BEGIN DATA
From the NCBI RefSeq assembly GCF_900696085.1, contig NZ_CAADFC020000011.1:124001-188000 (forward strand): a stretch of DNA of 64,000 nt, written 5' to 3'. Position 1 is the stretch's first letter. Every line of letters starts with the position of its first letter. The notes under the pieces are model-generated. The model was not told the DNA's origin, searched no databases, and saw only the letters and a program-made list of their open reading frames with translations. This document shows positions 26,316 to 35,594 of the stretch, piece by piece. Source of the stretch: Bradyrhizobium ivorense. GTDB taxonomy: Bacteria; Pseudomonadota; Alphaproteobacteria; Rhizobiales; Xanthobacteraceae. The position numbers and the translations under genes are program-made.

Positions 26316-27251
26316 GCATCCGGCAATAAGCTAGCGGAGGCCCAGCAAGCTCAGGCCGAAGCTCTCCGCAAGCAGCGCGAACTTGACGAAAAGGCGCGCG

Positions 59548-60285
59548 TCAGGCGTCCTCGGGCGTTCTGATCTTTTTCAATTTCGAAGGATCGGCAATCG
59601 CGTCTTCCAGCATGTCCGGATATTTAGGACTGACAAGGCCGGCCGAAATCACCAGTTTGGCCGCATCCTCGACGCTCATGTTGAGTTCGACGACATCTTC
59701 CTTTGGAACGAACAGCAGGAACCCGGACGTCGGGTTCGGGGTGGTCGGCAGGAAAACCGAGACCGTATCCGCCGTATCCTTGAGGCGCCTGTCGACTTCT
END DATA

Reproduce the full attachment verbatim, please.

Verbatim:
From the NCBI RefSeq assembly GCF_900696085.1, contig NZ_CAADFC020000011.1:124001-188000 (forward strand): a stretch of DNA of 64,000 nt, written 5' to 3'. Position 1 is the stretch's first letter. Every line of letters starts with the position of its first letter. The notes under the pieces are model-generated. The model was not told the DNA's origin, searched no databases, and saw only the letters and a program-made list of their open reading frames with translations. This document shows positions 26,316 to 35,594 of the stretch, piece by piece. Source of the stretch: Bradyrhizobium ivorense. GTDB taxonomy: Bacteria; Pseudomonadota; Alphaproteobacteria; Rhizobiales; Xanthobacteraceae. The position numbers and the translations under genes are program-made.

Positions 26316-27251
26316 GCATCCGGCAATAAGCTAGCGGAGGCCCAGCAAGCTCAGGCCGAAGCTCTCCGCAAGCAGCGCGAACTTGACGAAAAGGCGCGCG

Positions 59548-60285
59548 TCAGGCGTCCTCGGGCGTTCTGATCTTTTTCAATTTCGAAGGATCGGCAATCG
59601 CGTCTTCCAGCATGTCCGGATATTTAGGACTGACAAGGCCGGCCGAAATCACCAGTTTGGCCGCATCCTCGACGCTCATGTTGAGTTCGACGACATCTTC
59701 CTTTGGAACGAACAGCAGGAACCCGGACGTCGGGTTCGGGGTGGTCGGCAGGAAAACCGAGACCGTATCCGCCGTATCCTTGAGGCGCCTGTCGACTTCT